Eustace got up and poured the soup from his bowl back into the pot. Once it cooled off, he'd refrigerate the soup to have another day. Soup season was fast approaching. Over the winter months, any kind of soup was good, as long as it was hot.
He walked out to the porch and breathed deeply of the September air. Where had the time gone? Resting against the porch post, Eustace viewed the swaying trees along the back of his property as soft winds blew past the area. The leaves from the branches fell delicately, like feathers, to the smooth lawn. A smile crossed Eustace's face. Maybe I can work up a better appetite if I take a walk.
Eustace headed straight for the tree line. No better time than the present to pick out the tree where I'll build Effie's tree house.
Many large trees, especially maple and oak, silhouetted the azure sky. As Eustace walked from tree to tree, he came upon one of the largest: a huge maple standing quite high, with branches jutting out in every direction. This tree had been there since the children were little, and even then it had seemed tall. Many times Effie packed a picnic basket, and the family enjoyed lunch under the shade of its branches.
Eustace stood at the base and looked up. The view from those branches must be beautiful, he thought.
Luckily, the tree had enough low-lying branches he could easily latch on to. As he pondered what to do next, the urge to climb won out. Reaching toward the first limb, Eustace was surprised at how effortless it was to get up on it.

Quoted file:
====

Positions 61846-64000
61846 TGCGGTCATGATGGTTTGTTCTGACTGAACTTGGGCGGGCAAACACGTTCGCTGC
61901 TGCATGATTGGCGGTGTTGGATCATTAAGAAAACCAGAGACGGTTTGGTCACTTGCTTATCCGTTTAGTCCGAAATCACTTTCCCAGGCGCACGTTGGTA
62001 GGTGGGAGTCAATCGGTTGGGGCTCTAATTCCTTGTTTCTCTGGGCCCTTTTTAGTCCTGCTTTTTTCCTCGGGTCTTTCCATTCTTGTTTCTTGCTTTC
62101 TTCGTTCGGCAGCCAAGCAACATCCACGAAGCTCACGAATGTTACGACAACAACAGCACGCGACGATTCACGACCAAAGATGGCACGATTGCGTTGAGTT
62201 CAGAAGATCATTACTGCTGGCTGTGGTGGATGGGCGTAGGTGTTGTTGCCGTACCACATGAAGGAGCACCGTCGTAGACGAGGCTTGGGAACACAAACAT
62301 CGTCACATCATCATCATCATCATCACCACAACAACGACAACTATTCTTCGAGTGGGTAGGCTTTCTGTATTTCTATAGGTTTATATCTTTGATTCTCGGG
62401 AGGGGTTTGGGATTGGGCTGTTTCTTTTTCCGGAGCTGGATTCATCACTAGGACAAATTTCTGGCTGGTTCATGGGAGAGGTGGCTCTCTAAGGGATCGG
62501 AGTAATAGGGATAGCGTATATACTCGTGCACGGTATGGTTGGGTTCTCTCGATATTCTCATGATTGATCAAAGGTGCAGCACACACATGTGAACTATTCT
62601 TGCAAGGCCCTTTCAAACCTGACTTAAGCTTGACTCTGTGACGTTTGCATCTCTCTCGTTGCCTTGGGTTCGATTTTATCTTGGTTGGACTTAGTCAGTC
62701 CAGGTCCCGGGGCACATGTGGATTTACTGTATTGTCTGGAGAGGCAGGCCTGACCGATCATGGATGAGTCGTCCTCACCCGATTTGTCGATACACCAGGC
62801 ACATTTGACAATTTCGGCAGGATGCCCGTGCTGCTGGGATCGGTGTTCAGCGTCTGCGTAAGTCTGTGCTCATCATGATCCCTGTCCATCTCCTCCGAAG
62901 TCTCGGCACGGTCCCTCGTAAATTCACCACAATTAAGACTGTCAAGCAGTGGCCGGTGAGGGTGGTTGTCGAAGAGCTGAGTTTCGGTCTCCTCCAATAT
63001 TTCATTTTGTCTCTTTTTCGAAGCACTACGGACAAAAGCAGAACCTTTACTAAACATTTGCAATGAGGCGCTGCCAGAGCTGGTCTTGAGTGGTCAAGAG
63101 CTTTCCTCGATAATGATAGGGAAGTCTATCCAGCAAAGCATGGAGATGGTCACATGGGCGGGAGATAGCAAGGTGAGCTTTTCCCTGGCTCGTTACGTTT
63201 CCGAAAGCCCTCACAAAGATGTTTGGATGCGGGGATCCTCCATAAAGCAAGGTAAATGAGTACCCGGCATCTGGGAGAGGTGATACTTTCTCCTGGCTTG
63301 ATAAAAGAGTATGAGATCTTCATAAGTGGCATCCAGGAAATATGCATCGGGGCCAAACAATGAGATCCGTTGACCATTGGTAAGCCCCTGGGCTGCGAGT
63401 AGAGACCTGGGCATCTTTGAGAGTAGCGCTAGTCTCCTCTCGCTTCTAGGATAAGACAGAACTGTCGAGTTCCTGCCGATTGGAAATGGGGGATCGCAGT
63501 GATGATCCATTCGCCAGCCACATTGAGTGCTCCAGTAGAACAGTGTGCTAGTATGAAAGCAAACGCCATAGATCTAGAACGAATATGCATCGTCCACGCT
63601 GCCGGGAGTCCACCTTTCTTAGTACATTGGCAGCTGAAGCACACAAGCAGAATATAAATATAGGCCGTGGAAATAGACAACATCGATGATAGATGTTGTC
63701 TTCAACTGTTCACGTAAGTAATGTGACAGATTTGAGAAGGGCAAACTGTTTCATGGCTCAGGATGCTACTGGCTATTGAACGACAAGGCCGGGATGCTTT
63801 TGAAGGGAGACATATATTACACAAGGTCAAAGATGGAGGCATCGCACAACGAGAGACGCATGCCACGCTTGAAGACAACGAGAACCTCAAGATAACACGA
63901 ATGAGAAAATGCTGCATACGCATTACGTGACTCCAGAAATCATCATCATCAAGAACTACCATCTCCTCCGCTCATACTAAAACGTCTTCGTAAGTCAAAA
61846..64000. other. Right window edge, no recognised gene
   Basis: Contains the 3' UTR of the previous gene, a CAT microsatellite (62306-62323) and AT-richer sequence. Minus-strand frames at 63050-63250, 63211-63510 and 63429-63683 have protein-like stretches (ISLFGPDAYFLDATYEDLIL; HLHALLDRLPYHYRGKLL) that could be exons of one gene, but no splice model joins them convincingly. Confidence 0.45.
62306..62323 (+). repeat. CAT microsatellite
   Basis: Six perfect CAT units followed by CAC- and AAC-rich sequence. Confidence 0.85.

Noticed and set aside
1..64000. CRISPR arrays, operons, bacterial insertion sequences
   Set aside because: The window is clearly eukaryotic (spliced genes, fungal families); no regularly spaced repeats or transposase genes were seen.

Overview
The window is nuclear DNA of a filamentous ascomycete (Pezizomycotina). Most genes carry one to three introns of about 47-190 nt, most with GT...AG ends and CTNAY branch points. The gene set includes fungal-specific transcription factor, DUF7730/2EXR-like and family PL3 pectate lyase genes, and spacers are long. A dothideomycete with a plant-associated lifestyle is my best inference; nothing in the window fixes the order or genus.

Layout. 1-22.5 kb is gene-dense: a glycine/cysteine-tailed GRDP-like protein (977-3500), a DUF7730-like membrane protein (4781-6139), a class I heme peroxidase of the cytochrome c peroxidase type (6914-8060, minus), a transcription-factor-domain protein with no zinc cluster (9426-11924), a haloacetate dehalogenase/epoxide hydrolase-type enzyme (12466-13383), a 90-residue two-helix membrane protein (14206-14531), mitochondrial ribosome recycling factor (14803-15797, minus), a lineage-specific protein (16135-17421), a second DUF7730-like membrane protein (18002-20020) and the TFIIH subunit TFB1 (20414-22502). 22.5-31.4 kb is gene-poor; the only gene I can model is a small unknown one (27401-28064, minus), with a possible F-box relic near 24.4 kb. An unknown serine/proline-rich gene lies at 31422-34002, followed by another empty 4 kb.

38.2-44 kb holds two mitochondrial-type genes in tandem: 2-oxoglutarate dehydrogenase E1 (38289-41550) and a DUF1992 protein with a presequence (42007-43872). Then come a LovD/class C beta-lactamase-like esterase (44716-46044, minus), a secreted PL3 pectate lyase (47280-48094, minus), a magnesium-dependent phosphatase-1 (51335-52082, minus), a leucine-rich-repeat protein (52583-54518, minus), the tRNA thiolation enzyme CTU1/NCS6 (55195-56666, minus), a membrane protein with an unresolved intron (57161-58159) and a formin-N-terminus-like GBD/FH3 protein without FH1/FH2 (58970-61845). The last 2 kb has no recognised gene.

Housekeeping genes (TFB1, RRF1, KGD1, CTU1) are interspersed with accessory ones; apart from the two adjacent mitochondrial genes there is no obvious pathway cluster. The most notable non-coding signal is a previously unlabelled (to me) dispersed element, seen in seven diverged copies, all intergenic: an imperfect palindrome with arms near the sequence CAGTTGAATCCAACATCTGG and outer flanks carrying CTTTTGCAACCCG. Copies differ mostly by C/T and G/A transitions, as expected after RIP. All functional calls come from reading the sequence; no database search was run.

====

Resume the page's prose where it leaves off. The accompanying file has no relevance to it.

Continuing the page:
Climbing from one branch to the next highest was easier than he expected. Each time he stopped to get a good foothold, he surveyed the landscape. Maybe the next branch will give an ever better view.
Midway up, he came to a spot where many branches on the sides and back part of the tree cradled toward the middle, giving him a wider area to stand on. The front had an ample opening. Eustace knew immediately that this was the perfect tree. He leaned back against the main part of the trunk, which at this height was still quite wide.
No wonder Effie wanted to be up here with the birds, he mused, looking out over their property. From here, Eustace could see the entire farm, the rolling fields where his horses lazily fed, and the hill his son used to venture to when he wanted to be by himself. Joel had never been aware anyone else knew of his special place on the hill. Eustace never let on, respecting his son's need to be alone at times.
Without a doubt, Effie's tree house would be built here. He looked toward the sky at a big puffy cloud and imagined his wife sitting upon it. "This is it, Effie. I found a perfect maple for your tree house."
Eustace's goal would be to have it finished before winter set in, so he could enjoy going up there without fear of snow. His excitement grew. Now he'd have a project to do, keeping him busy for the next several weeks.
Guess I better get back to the house. Maybe I'll put the soup away and head into town to try out the new restaurant. I'm getting' kinda hungry.